My experience with computers began with a gift from my father. As he worked for Mountain Bell (yes, part of the former AT&T) in the billing department, he had the foresight to recognize the coming age of computers. The book was "The Analytical Machine" - and frankly I wasn't much interested at the time. Hardy Boys mysteries were more my style (I'd finish off a couple a day). As a matter of fact, I don't know if I ever finished that book.
Those who believe in destiny would probably place the blame there. As a sophomore in high school I found that the math department had two TTY (teletype) terminals in a partition of one of the classrooms. Both used slow acoustic modems -- the kind that Matthew Broderick used in "War Games" with that cool but clunky telephone handset coupler. Speeds of a few characters per second were typical, and communications delays of several minutes were common on the school district's time share computer.
One was a spiffy IBM model 1050 or 2741 with a selectric keyboard and wide-paper printer. The other (Teletype ARS-33, I believe) was something out of an early-1950's movie, complete with machine-gun like sounds, yellowish paper rolls and klunky round electro-mechanical keys. We learned to program in BASIC, and source code was saved on paper punch tape.
One thing led to another, and I ended up studying digital and solid-state electronics design while majoring in Electrical Engineering at Brigham Young University. Growing disillusioned and frustrated by a 4-year program that was quickly evolving into 6 years, and 1-credit classes that required about 12 hours of non-class work per week, in 1981 I left to experience what the world had to offer. For a few months I pushed a lawn mower for my brother-in-law, and then was hired as a clerk for a Las Vegas moving company.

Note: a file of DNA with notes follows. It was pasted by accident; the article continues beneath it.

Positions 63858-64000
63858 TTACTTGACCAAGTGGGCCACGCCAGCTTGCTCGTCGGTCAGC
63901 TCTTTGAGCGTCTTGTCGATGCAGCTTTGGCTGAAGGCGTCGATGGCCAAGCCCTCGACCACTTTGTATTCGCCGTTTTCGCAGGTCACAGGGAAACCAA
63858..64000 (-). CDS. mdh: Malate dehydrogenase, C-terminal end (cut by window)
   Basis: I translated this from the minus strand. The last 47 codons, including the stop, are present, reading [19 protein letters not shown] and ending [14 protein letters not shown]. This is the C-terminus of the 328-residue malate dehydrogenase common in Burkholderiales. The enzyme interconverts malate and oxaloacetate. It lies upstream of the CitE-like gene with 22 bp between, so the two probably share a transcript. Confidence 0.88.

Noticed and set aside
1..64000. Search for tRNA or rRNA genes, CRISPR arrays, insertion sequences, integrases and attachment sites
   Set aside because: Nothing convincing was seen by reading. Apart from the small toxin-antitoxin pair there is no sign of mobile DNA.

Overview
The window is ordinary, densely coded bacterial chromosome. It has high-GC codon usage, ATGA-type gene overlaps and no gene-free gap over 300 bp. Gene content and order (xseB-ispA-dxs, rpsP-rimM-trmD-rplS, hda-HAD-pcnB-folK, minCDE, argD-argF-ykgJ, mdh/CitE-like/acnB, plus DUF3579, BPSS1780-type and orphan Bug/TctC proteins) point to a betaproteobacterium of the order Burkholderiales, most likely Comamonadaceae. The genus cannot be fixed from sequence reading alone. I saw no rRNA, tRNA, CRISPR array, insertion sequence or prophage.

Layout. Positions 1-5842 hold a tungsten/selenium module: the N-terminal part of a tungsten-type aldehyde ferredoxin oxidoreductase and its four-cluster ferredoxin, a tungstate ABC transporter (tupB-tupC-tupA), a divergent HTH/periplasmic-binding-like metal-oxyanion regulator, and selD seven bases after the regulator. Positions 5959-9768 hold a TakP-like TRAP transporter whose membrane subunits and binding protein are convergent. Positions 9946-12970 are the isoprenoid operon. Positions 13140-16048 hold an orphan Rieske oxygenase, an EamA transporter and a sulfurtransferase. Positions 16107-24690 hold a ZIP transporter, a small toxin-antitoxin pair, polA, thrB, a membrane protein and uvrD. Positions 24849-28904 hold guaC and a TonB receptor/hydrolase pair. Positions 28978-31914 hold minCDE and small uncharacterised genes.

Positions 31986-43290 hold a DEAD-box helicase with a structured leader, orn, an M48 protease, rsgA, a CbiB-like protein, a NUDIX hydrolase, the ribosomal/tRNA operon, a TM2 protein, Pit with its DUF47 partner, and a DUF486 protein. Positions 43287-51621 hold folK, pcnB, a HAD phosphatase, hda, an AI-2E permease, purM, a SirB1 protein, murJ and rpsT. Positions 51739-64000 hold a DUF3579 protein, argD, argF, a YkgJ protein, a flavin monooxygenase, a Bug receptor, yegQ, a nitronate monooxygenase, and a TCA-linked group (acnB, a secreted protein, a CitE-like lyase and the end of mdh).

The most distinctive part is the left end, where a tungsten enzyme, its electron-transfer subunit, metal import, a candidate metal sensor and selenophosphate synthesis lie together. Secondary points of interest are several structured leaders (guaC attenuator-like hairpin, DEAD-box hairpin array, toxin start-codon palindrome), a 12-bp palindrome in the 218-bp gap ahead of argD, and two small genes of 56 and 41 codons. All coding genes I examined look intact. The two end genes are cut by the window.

While the job market had at first seemed a more attractive option, west coast entry level opportunities didn't really pan out as hoped. I soon moved back to live with family in suburban Denver, and explored employment in many areas, including mobile DJ (my first business), 911 dispatcher, and irrigation systems repair dispatch. Then a great job appeared: engineering and post-production of educational video at a studio near Boulder, which was my last full-time employed position.
While there I shared a house with 3 other guys. Two were students at the University of Colorado, and one worked for IBM's production facility nearby (you see where this is going). While production was slow at the studio (which is another story entirely) I became well acquainted with an original dual-floppy IBM PC with a 1200bps modem and 384k of memory (a screaming machine at the time). Those were the days of DOS 2.x and long before Microsoft became a household word. After spending about 30 hours a week on the PC (I did say work was slow, right?), I was far more familiar with the "Personal Computer" than even its owner. Sorry Bob, hope you've caught up.
When the studio became insolvent I moved back to Las Vegas (family had migrated there in the meantime) and found work as a temporary clerical worker, which opened a few doors to people who needed assistance setting up their first PCs, along with small networks and custom databases. Networking led to several other clients, and seeing that computers were going to be an important part of my life I took out a credit line and purchased my first PC - an ITT Xtra 8086-based PC clone with 640K of RAM, a 20MB half-height hard drive, and a 13" amber-monochrome monitor.
I was in business for myself, where I've been ever since.